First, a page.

[Canniseur: While home delivery of cannabis for medical patients might sound like a good idea, there are a few big caveats. First, the regulations are a bit draconian. Second, have the regulators thought this all the way through? The rules around home delivery seem to be designed to keep the cannabis out of the illegal market and make sure it only gets delivered to medical patients in real need. GPS? Can a cell phone with location tracking work? The rules don’t specify what constitutes GPS tracking. The second caveat appears to be concern about movement of legal cannabis into the black market. Guess what? The cannabis that’s in the black market in Michigan is better and (probably) cheaper than what is getting delivered in the legal market. Perhaps robbery might be the problem in the regulators were thinking about. However, I don’t think robbery would be an issue. It’s cannabis and there’s lots to go around…and it’s pretty cheap.]
Medical marijuana patients in Michigan are about to see improved access. Thanks to new rules approved and put into place by the state’s Marijuana Regulatory Agency, medical marijuana providers can now legally deliver to patients. The change is the latest development in several key changes to Michigan’s medical marijuana program.
Home Delivery in Michigan
Last week, the Michigan Marijuana Regulatory Agency issued the state’s first three home delivery licenses.
One license went to a dispensary called Lake Effect, which serves patients in Kalamazoo County. And the other two home delivery licenses went to BotaniQ and Utopia Gardens. Both are located in Detroit.
Under the new rules, these and any other dispensaries to receive licenses in the future will now be able to deliver orders directly to patients’ homes.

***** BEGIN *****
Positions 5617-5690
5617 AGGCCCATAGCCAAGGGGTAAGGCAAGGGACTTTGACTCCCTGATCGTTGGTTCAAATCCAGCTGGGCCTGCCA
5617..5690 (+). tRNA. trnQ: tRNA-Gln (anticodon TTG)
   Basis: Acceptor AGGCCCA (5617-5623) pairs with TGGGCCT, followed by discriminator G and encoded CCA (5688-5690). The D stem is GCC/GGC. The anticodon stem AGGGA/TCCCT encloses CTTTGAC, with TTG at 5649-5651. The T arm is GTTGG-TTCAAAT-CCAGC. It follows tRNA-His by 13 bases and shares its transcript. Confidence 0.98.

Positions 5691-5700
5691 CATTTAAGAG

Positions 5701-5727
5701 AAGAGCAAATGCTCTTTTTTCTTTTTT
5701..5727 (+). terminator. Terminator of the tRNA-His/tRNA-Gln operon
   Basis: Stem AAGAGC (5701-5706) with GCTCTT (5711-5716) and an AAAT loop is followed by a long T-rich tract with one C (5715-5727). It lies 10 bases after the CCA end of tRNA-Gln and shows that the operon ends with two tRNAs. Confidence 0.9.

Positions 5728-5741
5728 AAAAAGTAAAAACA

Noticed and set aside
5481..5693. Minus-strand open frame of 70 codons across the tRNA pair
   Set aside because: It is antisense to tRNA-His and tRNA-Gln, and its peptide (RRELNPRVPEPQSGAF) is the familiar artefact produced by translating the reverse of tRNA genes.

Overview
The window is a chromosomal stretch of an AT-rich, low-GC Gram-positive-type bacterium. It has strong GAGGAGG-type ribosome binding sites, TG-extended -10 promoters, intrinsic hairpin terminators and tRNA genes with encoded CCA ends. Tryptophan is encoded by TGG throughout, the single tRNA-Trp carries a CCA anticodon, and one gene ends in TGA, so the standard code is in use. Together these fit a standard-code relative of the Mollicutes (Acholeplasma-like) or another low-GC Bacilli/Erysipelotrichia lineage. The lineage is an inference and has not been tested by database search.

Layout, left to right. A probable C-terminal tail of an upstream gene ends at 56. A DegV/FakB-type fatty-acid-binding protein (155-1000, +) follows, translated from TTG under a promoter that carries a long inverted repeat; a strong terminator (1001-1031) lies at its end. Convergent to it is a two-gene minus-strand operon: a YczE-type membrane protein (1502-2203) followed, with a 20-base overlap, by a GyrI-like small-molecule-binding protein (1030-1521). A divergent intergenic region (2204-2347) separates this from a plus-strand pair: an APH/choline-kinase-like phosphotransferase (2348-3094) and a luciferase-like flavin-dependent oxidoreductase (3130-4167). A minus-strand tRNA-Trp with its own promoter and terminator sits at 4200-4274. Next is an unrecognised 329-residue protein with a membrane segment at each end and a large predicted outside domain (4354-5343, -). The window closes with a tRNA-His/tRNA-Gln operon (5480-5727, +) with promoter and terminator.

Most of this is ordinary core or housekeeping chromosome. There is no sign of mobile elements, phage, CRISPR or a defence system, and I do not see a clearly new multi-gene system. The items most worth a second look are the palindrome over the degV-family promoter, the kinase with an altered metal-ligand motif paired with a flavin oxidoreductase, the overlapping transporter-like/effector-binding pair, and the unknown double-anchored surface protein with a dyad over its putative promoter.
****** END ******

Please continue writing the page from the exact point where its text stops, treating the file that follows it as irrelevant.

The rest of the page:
Not surprisingly, the new home delivery program will be heavily regulated by the state. Here’s home delivery will work:
- To complete home deliveries legally, dispensaries with a license must hire their own delivery drivers.
- Dispensaries licensed for home delivery must document and track all delivery inventory.
- All delivery vehicles must be tracked with a GPS system.
- Dispensaries will have to get a copy of the patient’s identification card and medical marijuana card before doing deliveries.
- The delivery address must match the patient’s address as listed on both their identification card and their medical marijuana card.
- Patients can order up to the daily maximum, which is 2.5 ounces of flower.
Above and beyond those rules, many dispensaries plan to implement their own additional guidelines. For example, local news source MLive reported that some shops plan to install dashcams in delivery vehicles.
Similarly, some dispensaries will take additional security measures. This could include giving delivery people body cameras.
“It’s the first time it’s ever been done in the state of Michigan legally,” Jevin Weyenberg, general manager of Lake Effect, told MLive. “We want to make sure everything is secure. We want to make sure we’re a hard target for any criminal that might try anything.”
The new rule is being hailed as an effective way to improve patient access. In one key provision, home deliveries will be available even in places that have not yet allowed any dispensaries to open.
As a result, patients who live in a city or town that has banned dispensaries, or that has not yet joined the state’s medical marijuana program, can get deliveries from elsewhere.
Of course, each dispensary will have different rules for how far they will deliver. At this point, Lake Effect plans to take phone orders. Additionally, the dispensary will deliver to patients throughout Kalamazoo County.
Meanwhile, Utopia Gardens will deliver to patients within a 20-mile radius of the shop. For now, this shop will take online or phone orders.
At this point, many in the state hope that home delivery will make it easier for a broader range of patients to access the medicine they need.
“We know a lot of the patients we’re going to be delivering to,” Weyenberg told MLive. “A lot of them are in wheelchairs. Convenient access to medicine—you can never put a price on that. It’s life-saving for some people.”